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December 11, 2012

HHS Secretary announces the conditional approval of the health insurance exchange plans of six states

By Susan L. Smith JD, MA

Six states have received early conditional approval of their state-based Health Insurance Exchanges and are on track to meet all Exchange deadlines, according to an announcement on December 10, 2012, by the Secretary of HHS, Kathleen Sebelius. The six states are Colorado, Connecticut, Massachusetts, Maryland, and Washington. HHS is reviewing applications from other states and will make more announcements regarding approval of state plans in the weeks to come. Sebelius expects the majority of states to play an active role in operating their Exchanges and noted that if states decide to play a larger role in health insurance exchanges in 2015, 2016 and beyond that HHS will work with the state to provide that opportunity.

Conditional approval. CMS' conditional approval of these states plans was based on the state exchange's self-assessment, progress to date, and expected progress across the entire spectrum of Exchange requirements, and is contingent on one or more of the following conditions depending on CMS' specific conditions for each state: (1) timely demonstration of the ability to perform all required Exchange activities in line with the attestations the state has made in its Exchange Blueprint Application submission; (2) ongoing compliance with future guidance and regulations (during the first year of the program, plan year 2014, approval of a state-based exchange will account for timelines related to guidance and infrastructure development); and (3) ability to collect forms as part of the qualified health plan (QHP) certification process (for example, see the HHS Secretary's letter to the Governor of Colorado).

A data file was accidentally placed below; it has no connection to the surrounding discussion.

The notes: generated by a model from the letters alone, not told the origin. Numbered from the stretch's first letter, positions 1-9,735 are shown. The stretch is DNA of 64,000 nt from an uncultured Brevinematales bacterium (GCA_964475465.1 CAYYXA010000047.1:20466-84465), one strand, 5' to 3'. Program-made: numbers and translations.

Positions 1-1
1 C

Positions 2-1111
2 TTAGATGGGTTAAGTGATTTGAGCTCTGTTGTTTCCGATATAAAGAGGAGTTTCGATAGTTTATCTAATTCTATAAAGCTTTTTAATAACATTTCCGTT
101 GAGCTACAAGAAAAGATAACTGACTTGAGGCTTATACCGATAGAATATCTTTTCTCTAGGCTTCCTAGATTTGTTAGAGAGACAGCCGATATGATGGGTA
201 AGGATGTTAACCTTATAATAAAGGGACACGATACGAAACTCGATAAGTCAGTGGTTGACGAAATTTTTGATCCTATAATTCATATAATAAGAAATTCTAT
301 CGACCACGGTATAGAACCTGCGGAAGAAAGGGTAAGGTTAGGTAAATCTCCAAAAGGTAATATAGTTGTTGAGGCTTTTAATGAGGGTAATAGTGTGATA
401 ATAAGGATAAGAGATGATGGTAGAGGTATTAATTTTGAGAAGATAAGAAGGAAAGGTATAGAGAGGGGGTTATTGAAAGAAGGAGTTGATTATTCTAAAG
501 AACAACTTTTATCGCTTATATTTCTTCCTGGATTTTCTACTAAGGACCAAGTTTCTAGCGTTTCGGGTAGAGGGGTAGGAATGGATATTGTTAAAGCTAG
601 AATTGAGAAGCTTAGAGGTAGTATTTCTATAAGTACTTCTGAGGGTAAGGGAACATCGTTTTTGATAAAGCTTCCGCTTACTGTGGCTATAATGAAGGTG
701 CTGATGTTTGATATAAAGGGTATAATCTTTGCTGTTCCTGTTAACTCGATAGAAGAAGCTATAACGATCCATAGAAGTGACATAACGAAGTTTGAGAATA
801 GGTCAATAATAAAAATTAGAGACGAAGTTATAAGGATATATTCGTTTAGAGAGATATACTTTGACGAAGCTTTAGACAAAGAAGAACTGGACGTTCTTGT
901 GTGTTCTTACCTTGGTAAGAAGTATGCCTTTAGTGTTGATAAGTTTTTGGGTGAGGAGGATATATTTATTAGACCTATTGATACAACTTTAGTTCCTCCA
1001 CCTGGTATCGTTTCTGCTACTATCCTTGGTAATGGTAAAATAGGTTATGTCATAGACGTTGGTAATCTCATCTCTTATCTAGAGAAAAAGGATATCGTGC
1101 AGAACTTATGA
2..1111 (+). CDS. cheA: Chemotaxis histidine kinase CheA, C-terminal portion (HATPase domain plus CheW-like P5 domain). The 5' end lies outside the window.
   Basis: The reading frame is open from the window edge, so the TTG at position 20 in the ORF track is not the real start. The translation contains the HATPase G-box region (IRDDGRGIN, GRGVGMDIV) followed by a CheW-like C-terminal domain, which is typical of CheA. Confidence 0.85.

Letter to Governors. Because of states that have requested additional guidance in implementing the Patient Protection and Affordable Care Act (PPACA) (P.L. 111-148), Sebelius sent a letter to Governors on December 10 providing more information and answering questions that states have been asking. In the letter, Sebelius encourages all states to take advantage of federal matching funds to cover more of their residents and reminds Governors that in addition to providing Americans with access to new markets with more quality insurance choices, PPACA allows states to expand their Medicaid programs and that the federal government will pay 100 percent of the cost of all newly eligible residents in Medicaid for three years beginning in 2014. An enclosure provides answers to frequently asked questions on Exchanges, market reforms, and Medicaid. The questions and answers explain how Exchanges and Medicaid administrative costs will be funded and how HHS will continue to explore opportunities to provide states with additional support for the administrative costs of eligibility changes. In addition, HHS clarifies that states have the flexibility in Medicaid and the Children's Health Insurance Program to provide premium assistance for Exchange plans as well as adopt "bridge plans" that offer coverage through both Medicaid and Exchanges. HHS also explains how it will work with state policymakers to make sure that the Federally-Facilitated Exchanges account for specific state needs, how will they be funded, whether states will be reimbursed for services it provides, and provides answers to additional questions specifically related to Federally-Facilitated Exchanges. Other topics included in the questions and answers are multi-state plans, bridge plans, basic health plan, consumer outreach, consumer eligibility and enrollment, consumer experience, flexibility for states, and coordination between Exchanges and other programs.

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